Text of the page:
Background: This cross-sectional study evaluated the association between unhealthy lifestyle behaviors and the prevalence of chronic kidney disease (CKD) in middle-aged and older men.
Methods: The subjects included 445 men without a history of cardiovascular disease, stroke, or dialysis treatment, who were not taking medications. Unhealthy lifestyle behaviors were evaluated using a standardized self-administered questionnaire and were defined as follows: 1) lack of habitual moderate exercise, 2) lack of daily physical activity, 3) slow walking speed, 4) fast eating speed, 5) late-night dinner, 6) bedtime snacking, and 7) skipping breakfast. The participants were divided into four categories, which were classified into quartile distributions based on the number of unhealthy lifestyle behaviors (0–1, 2, 3, and ≥4 unhealthy behaviors).
Results: According to a multivariate analysis, the odds ratio (OR) for CKD (defined as estimated glomerular filtration rate [eGFR] <60 mL/min/1.73 m2 and/or proteinuria) was found to be significantly higher in the ≥4 group than in the 0–1 group (OR 4.67; 95% confidence interval [CI], 1.51–14.40). Moreover, subjects’ lack of habitual moderate exercise (OR 3.06; 95% CI, 1.13–8.32) and presence of late-night dinner (OR 2.84; 95% CI, 1.40–5.75) and bedtime snacking behaviors (OR 2.87; 95% CI, 1.27–6.45) were found to be significantly associated with the prevalence of CKD.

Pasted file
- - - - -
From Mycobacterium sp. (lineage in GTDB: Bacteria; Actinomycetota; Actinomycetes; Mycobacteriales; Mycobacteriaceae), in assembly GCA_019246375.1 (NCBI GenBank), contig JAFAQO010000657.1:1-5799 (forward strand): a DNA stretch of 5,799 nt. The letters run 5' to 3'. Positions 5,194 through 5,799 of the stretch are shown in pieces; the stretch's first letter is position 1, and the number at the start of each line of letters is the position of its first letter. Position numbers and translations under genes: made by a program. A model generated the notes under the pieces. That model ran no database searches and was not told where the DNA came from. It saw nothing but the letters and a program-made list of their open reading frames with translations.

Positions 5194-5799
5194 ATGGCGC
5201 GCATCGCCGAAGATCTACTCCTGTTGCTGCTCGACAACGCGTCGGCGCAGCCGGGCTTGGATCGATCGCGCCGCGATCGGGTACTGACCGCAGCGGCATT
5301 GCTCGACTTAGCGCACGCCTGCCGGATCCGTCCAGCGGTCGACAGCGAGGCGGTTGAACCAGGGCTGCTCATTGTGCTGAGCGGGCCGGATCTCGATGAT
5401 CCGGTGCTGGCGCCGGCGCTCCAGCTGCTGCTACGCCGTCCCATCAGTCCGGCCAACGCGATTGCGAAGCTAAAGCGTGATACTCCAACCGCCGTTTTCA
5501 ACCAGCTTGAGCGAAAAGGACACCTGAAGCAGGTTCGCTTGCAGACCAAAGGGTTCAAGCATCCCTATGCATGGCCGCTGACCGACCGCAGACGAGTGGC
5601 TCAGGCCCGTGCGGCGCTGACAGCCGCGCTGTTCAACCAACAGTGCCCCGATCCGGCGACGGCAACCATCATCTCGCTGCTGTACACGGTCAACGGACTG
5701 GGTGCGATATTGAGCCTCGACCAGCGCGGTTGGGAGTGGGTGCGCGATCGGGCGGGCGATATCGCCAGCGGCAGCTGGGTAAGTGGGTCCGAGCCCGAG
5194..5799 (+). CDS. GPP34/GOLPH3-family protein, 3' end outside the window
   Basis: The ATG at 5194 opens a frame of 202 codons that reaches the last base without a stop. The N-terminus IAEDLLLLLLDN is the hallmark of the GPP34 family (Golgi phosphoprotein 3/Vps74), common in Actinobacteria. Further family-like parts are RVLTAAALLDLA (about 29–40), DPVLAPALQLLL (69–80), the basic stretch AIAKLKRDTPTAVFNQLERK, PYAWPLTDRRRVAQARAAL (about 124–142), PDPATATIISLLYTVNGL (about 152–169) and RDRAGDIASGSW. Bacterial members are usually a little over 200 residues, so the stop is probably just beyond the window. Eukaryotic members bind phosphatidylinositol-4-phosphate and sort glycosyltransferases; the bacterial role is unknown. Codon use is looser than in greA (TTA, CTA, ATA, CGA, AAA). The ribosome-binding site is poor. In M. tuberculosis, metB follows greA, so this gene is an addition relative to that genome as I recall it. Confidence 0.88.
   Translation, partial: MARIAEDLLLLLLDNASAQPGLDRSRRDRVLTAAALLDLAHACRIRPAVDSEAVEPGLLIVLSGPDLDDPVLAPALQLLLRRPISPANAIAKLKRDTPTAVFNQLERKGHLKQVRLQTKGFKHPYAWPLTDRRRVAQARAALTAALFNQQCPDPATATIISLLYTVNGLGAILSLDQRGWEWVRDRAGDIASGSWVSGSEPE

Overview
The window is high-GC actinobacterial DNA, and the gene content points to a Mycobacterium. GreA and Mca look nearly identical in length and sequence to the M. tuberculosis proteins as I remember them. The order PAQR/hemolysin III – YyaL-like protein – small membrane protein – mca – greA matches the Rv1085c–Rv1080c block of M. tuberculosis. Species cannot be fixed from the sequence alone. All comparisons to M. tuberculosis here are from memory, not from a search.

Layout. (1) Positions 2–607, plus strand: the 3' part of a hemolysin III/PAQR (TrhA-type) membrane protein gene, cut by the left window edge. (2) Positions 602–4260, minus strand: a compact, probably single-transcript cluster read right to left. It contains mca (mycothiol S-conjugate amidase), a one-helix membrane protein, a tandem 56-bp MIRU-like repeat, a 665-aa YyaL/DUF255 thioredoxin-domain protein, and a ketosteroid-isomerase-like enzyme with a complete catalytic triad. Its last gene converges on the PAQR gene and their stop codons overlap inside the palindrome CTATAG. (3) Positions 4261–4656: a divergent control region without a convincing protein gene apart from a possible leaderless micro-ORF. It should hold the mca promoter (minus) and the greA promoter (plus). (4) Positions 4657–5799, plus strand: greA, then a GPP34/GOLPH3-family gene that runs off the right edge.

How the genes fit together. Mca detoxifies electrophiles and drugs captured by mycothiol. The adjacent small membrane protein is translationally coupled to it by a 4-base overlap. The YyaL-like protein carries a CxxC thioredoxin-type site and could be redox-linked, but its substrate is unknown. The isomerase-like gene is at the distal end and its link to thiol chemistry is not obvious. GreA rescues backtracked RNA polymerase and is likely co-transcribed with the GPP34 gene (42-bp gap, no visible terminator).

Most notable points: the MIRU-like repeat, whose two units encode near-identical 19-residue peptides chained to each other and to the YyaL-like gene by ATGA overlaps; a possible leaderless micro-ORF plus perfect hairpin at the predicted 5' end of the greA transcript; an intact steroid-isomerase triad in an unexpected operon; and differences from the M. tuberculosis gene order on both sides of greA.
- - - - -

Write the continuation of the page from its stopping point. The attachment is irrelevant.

Conclusions: These results suggest that an accumulation of unhealthy lifestyle behaviors, especially those related to lack of habitual moderate exercise and presence of late-night dinner and bedtime snacking may be associated with the prevalence of CKD.
2016 Ryoma Michishita et al. This is an open access article distributed under the terms of Creative Commons Attribution License, which permits unrestricted use, distribution, and reproduction in any medium, provided the original author and source are credited.